The “spirit of gravity” is a name for what holds the existentialist in a state of defeat and anxiety in the absence of God: it is the enemy on the tightrope. Reggie LeDoux is an apt embodiment of this spirit. When Cole describes how he imagines that a person on the brink of death welcomes death, he says that he or she understands in that moment that life is a dream, “a dream about being a person ,” but that, “like a lot of dreams, it had a monster at the end of it” (Episode 3). As he says this line, we are shown an image of LeDoux wearing a gas mask, carrying a machete. And while LeDoux is a picture of the alienation and raw violence that would drag anyone into doubt about human nature, Cohle has more monsters to meet before he confronts his own dread.
Nietzsche gives us an image of the eternal return in Thus Spoke Zarathustra that fits Cohle’s existential struggle. In “On the Vision and the Riddle,” Zarathustra describes a shepherd who, while asleep, had a snake crawl into his throat, bite him, and hold him tight. The shepherd can either choke on the snake or bite its head off. Zarathustra describes the choking man’s face as filled with utter horror—he is suffocating and gagging. Zarathustra tries to help but realizes that only the shepherd can help himself. Zarathustra tells him to bite the snake in half. The shepherd does it and stands up, as Zarathustra describes, transformed and laughing.
The snake represents the necessity of affirming all aspects of life and willing them eternally. Who would not be sickened and choked by the thought of affirming all the suffering in life along with all the joy? When the shepherd bites the snake, he has become strong enough for that kind of affirmation. He doesn’t condone suffering, but he can shoulder it because of his profound love for life itself. Throughout True Detective, Cohle is the shepherd who is choking on all that is bitter and ugly in the world. He is struggling to find the strength to kill the snake.
This leads us to Errol Childress. He is the hyperbolic monster at the end of the dream. He is the spectre of nihilism and suffering. Cohle has been staring into the abyss of human suffering for decades, but when he goes to Carcosa, he falls deep within it. And Childress waits for him at the bottom. Their battle ends with a violent, crippling battle and Childress’s death.
But Cohle’s story doesn’t end there. Cohle and Hart know that Childress was not a lone wolf. They have proof that the Tuttle family is linked to the murders, but the family’s power actively erases any connections that Cohle and Hart were able to draw. Like any truly frightening monster, this one cannot be killed—Childress was just one of its many heads. The circle of violence and destruction is not broken by Childress’s death. As Cohle says to Marty from his hospital bed, “We didn’t get ‘em all” (Episode 8). In the face of this, we expect Cohle’s despair to deepen, but it doesn’t. In fact, Cohle discovered more than just a monster at the bottom of the abyss.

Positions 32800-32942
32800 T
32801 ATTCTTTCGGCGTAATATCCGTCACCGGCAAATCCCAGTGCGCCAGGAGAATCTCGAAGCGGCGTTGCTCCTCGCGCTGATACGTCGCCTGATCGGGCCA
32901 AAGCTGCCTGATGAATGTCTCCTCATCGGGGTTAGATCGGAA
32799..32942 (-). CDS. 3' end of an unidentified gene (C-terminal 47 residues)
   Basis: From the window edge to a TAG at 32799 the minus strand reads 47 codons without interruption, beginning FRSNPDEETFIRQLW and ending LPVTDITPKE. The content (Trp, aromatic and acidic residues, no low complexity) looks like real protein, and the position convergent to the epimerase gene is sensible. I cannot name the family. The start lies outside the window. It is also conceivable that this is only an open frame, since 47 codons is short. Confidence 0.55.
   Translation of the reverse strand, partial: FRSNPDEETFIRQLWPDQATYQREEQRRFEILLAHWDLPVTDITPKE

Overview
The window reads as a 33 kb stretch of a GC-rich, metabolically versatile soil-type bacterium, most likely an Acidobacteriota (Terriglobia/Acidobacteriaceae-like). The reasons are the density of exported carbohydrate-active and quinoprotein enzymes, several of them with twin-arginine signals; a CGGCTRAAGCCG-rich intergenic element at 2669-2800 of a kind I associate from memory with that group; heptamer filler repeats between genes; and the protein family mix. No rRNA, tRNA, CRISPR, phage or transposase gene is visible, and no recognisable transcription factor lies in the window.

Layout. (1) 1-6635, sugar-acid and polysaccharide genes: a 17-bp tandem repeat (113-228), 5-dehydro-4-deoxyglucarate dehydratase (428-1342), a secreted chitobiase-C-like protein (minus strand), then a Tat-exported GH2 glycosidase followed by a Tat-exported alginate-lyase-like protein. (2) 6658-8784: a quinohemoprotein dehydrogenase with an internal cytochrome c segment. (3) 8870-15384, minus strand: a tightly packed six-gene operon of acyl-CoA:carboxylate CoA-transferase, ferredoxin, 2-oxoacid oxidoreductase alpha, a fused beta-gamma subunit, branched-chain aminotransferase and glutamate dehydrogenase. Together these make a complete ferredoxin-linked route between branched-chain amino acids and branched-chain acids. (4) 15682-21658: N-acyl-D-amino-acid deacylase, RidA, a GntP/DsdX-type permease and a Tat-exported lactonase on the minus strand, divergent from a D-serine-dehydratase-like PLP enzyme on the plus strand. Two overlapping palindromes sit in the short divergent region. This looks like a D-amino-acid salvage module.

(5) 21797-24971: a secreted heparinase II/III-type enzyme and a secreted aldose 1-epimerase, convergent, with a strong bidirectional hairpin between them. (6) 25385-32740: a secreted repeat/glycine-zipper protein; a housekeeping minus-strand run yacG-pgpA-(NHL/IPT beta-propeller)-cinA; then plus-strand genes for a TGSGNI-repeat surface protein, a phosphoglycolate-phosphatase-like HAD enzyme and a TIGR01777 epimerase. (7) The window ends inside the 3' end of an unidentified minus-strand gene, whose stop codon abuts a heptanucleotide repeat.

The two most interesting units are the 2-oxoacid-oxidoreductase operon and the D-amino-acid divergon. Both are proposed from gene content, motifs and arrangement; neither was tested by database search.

In the final scene of the series, Cohle and Hart have a cryptic conversation that is couched in terms of the battle between light and dark. Cohle is still reeling from his near death experience in which he was immersed in “the dark” and could feel the presence and love of his deceased daughter and father. He says that “I was a part of everything that I ever loved. And we were all, the three of us, just, just fading out. And all I had to do was let go… and I did… And I disappeared. But I could still feel her love there. Even more than before. Nothing… nothing but that love. And then I woke up” (Episode 8). While he had earlier proclaimed that death confirms the futility of existence, he discovers now that he was wrong. Cohle travelled deep within the abyss of human misery and suffering and he found, at the end, not only a monster, but pure love as well. In fact, it was the monster that led him to the feeling of love. In that moment, he finally “lets go” and “bites the head off of the snake.” The circle is complete as he has found the joy in the suffering of the abyss.
While he finds his meaning and begins a new narrative, it is not based in God or the afterlife. It is grounded in the memory of the genuine love that he once felt with his daughter. He now believes that there is real love amidst suffering, and that even in the darkest night there are stars. The final lines of dialogue crystallize his new, existential optimism. Looking at the stars in the dark sky, Hart says, “Well, I know we ain’t in Alaska, but it appears to me that the dark has a lot more territory.” Cohle thinks about this and says, “You lookin’ at it wrong—the sky, I mean. Once there was only dark. If you ask me, the light’s winning” (Episode 8). In this moment, Cohle jumps over the spirit of gravity, and finds solid ground on the other side of the tightrope.
Sarah K. Donovan is an associate professor in the Department of Philosophy and Religious Studies at Wagner College in New York City. Her teaching and research interests include feminist, social, moral, and Continental philosophy. She has published on topics as diverse as a contemporary reading of Benedict Spinoza and teaching philosophy outside of the classroom. She has also coauthored several chapters for various books in the Blackwell Philosophy and Pop Culture Series.